Senior Bryce Shuster worked on five major holidays; New Years Eve, New Years day, Christmas Day, Christmas Eve and Thanksgiving to accumulate money for his checking account.
“There were bills that needed to be paid. I still needed to buy people Christmas presents. I worked all of Christmas break so maybe the weekend before we come back for school, then I could take a couple of days off and relax,” Shuster said.
Shuster didn’t just work on holidays. He can spend around twenty hours at Northwoods a school week working.
“Typically a week, I can work between four to five days. The typical work shift for me if six to eleven after school. I try to space them out as much as I can. On the weekends I can work the 12 to 9 p.m.s or the 1 to 10:30’s, but on Fridays and Saturdays, they usually close. You’ll get out of there at like one in the morning. Closing in the school weeks can be pretty rough but other than that, I usually work four to five days a week,” Shuster said.
With the many hours of work and pay, Shuster would need a place to keep the money safe. He doesn’t put the cash in his pocket. Instead, he saves and invests.
“I opened a checking account, separate from my savings when I was 16 years old, whenever I started my first job at the AlamoDome,” Shuster said. “I currently work at the movie theatre Northwoods.”
Checking accounts can be opened for a numerous amount of reasons, such as a job requesting a place to directly deposit paychecks.
“The reason I opened a checking account is because at this point, I was having to pay bills separately from my savings account that I needed to draw faster, but when I opened my checking account, I opened a money market account or a CD account which just had better interest than a saving’s account. It really helped me earn better interest over a long period of time,” Shuster said. “For people with less self control, if you open a CD account, then there is a two week period that you cannot withdraw any money.”
There are many students with debit cards, and some with a credit card, but there are many restrictions and requirements to apply for both, and neither are the same.
“Normally, students would wait until they have a need for a checking/savings account before getting one. I believe that students should get a savings account when they are young and that their parents should teach them how to use it,” Turner-Gray said. “It is definitely a good idea to get an account if you are looking for a job. Most jobs now use direct deposit and prefer not to give paper checks.”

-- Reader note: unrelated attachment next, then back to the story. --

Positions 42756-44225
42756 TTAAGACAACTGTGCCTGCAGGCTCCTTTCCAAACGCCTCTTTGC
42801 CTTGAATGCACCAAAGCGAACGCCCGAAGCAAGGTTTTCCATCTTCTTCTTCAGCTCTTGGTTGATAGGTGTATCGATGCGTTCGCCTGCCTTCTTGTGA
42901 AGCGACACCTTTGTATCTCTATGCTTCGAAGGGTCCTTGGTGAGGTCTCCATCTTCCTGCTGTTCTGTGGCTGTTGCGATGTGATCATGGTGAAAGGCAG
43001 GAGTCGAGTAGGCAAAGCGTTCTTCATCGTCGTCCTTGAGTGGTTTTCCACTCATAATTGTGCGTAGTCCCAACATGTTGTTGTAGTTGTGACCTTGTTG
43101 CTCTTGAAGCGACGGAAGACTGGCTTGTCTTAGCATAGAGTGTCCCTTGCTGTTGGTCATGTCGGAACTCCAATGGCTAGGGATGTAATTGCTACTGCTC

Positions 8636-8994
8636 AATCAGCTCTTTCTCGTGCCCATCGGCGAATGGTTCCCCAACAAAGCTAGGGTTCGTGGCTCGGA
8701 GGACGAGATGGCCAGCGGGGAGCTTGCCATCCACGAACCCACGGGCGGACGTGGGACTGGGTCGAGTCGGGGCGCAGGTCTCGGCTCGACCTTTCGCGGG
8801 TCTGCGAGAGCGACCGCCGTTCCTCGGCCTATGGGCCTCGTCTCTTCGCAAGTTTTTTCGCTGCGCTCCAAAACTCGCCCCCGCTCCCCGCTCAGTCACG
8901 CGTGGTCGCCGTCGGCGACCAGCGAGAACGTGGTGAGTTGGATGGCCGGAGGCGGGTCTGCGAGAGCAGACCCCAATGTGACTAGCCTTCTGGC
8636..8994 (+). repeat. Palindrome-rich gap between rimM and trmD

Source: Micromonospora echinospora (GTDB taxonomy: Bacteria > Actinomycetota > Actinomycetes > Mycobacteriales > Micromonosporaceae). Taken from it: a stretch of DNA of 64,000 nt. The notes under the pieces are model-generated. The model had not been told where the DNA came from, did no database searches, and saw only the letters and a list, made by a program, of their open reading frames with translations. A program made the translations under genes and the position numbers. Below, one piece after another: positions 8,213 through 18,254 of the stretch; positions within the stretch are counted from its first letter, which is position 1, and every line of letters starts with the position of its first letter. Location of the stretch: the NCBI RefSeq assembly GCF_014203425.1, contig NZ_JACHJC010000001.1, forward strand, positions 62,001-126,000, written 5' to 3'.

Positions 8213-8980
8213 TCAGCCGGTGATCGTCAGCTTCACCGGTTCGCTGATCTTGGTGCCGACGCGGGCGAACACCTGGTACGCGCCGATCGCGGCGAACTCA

Credit cards allow money to be borrowed from a bank to be paid back at the end of the month. A debit card is a direct withdrawal from a checking account, as are checks.
“A credit card allows the user to ‘borrow’ money that they do not have and then pay it back. A debit card removes the money directly from the account, so you are using your money,” Turner-Gray said. “Credit cards are usually only given to people over 18. Someone under 18 can be an authorized user on a parents’ account. In order to get a credit card, you must fill out an application. The company will check your credit history and either approve or deny you. They may also ask for additional information like proof of income.”
Although 18, Shuster doesn’t have a credit card.
“I do not have a credit card. Here’s the thing with the credit card. I want one because of the fact that I want to build a credit by doing stuff like getting gas and paying it off every month but at the same time, I don’t want to accumulate debt at all. The thought is that I can postpone a credit card as long as I can,” Shuster said.
Many students decide to stick to cash, but those who use a card can use its advantage: money management.
“The thing I like about my debit card is that it’s a lot easier to see what I’ve spent my money on and what I didn’t, though apps and stuff. It’s like, ‘hey, you spent $11 at Chick-fil-la on Saturday,’ and I’m like, ‘oh yeah.’ Verses with cash, I have to try to memorize what I spent my money on with receipts. I prefer the debit card. I only write checks if it’s something school related,” Shuster said.